- To be able to close the professionals’ skills gap and shortage, industry needs to invest in training seriously.
- Avoid taking the most expensive option in training and professional development which is the “Doing Nothing” option!
- Create action plans for achieving the learning goals of the young professional.
What are OreVenture Training & Technical Services’ Recommendations for Young Metallurgists?
Beyond what is suggested above are our recommendation:
- Obtain your professional recognition from the jurisdiction that you are working in (P. Eng or Chartered states) and maintain it.
- Become an active member of societies and professional organisation such as ASM International (American Society for Metals), The Society for Mining, Metallurgy, & Exploration, South African Institute of Mining and Metallurgy (SAIMM), AusIMM, CIM, etc.
- Continue learning that includes training courses and workshops, self-study, technical conferences, seminars, expos, site visits, and meetings of professional bodies (Continuing Professional Development – CPD).
- Present in conferences, expos, professional organisation, lunch and learn sessions, professional networking events, etc.
- Share your ideas and ask stupid questions – there are no stupid questions!
- Step out of your comfort zone and make your dreams reality. Sometimes FIFO life experiences gives you lessons that you can never learn from university of college classes.
- Expose yourself to various commodities and never stop learning. Personal and professional growth does not happen while you are in your comfort zone. Learn to be comfortable with the uncomfortable.
- Know your industry pioneers and follow them (e.g. who the famous names are in gold industry, etc.)
- Know your industry bible books and read them!
- Be ambitions especially in your learning expectations. More is less in learning. Do not be the smartest guy in the room!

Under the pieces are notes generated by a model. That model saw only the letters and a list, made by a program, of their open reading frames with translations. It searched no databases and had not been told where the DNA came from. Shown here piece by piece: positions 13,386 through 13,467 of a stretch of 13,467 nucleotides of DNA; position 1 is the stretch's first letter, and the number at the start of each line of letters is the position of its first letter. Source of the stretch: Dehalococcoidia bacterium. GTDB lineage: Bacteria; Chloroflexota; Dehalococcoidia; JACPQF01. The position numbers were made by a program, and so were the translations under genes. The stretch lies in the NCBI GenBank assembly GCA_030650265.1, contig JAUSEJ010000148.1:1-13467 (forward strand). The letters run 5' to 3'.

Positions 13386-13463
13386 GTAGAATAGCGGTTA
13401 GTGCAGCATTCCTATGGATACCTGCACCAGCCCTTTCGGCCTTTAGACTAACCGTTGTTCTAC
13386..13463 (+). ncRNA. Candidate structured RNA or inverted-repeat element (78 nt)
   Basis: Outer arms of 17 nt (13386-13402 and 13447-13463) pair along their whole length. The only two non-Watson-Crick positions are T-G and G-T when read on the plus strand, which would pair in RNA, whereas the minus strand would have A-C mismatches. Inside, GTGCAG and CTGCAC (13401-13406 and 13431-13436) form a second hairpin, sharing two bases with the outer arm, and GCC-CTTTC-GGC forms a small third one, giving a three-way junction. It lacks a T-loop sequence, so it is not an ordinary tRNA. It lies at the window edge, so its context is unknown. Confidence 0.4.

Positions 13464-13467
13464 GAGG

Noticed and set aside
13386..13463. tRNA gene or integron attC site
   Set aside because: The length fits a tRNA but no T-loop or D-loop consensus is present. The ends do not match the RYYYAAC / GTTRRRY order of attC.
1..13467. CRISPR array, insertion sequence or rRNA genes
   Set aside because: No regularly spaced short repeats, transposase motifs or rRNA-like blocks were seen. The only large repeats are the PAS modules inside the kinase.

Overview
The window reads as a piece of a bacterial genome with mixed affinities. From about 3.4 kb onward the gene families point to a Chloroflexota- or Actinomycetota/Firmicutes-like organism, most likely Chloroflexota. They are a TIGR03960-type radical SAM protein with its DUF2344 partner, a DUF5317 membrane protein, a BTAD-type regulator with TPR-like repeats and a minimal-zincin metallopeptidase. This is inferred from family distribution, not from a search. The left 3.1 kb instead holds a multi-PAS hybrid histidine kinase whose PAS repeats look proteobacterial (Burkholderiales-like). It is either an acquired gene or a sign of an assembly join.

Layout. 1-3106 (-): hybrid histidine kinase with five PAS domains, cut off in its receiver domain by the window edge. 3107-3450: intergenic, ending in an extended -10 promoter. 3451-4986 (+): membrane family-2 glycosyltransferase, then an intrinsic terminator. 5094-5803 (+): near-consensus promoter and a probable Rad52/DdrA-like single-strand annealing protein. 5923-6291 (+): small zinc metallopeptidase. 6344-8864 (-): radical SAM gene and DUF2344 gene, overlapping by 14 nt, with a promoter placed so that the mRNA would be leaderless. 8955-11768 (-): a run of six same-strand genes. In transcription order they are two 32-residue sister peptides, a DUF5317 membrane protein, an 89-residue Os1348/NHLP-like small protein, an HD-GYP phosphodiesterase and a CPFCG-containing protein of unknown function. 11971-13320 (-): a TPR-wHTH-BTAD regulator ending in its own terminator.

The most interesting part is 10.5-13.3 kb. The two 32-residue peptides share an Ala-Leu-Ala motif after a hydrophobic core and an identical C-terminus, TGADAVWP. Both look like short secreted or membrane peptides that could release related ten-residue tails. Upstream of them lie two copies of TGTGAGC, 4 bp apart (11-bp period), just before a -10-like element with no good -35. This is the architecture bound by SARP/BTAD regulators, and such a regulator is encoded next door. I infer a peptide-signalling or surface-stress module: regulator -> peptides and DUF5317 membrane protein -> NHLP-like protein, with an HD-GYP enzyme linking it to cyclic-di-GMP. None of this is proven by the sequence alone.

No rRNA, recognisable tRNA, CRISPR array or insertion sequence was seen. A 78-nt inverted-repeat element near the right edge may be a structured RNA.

- Follow technological advances and be innovative. Look for out-of-box solutions. Listen to plant operators as they might not have university degree but have lots of experience and oversight!
- Culture the change, change yourself.
- Have your own personal log book to record lessons learned (and use it for your next 40 years in industry). If it isn’t documented, it didn’t happen.
- Familiarize yourself with the right tools, software, etc.
- Learn about other disciplines (geology, mine engineering, laws – mineral law – etc.).
- Be part of the team, no one succeeds alone.
- Be proactive, self-motivated, positive, proud, and honest.
- Know your industry trends, advances, market, challenges, up and down, players, etc.
- Learn “tricks of the trade” by working with front line operators and workers.
- Once again we emphasise that lifelong learning is a must as the field of metallurgy is constantly changing.
Last But Not Least: Maintaining Your Abilities and Educate Yourself through OreVenture Courses & Workshops
Several states in USA and provinces in Canada require engineers to participate in professional development activities in order to keep their licenses. In Australia, this is required for chartered states.
OreVenture Training and Technical Services is a training hub that offers additional training and professional development in mining and mineral industry for metallurgists, mineral processors, and process engineers including those who are relatively new to the mining industry.
Some courses and workshops that you can use as a “fast-track” training program for your young professionals and operators are:
- Gold Ore Processing
- Metallurgical Testwork, Interpretation, and Process Design
- Mineral Processing for Non-Mineral Processors
- Uranium Ore Processing
- Advanced Excel VBA for Engineers and Scientists
- Lithium Processing – Hard Rock and Brine
- Mass Balancing and Inference
- Water Treatment and Managment in Mining and Mineral Processing
- Metallurgy for Non-Metallurgists
- Hydrometallurgy Short Course
- Beneficiation of Low Grade Ores
- Commissioning, Start up, and Ramp-up in Mineral Processing Projects/Plants
- Fundamentals of Feasibility Studies in Mining and Mineral Industry (From Concept to Detail Design)
- Bayer Hall-Heroult Process (Bauxite-Alumina -Aluminium process) Short Course
- Copper Extraction Short Course
- Metallurgical Accounting and Ore Sampling
- Process Mineralogy Short Course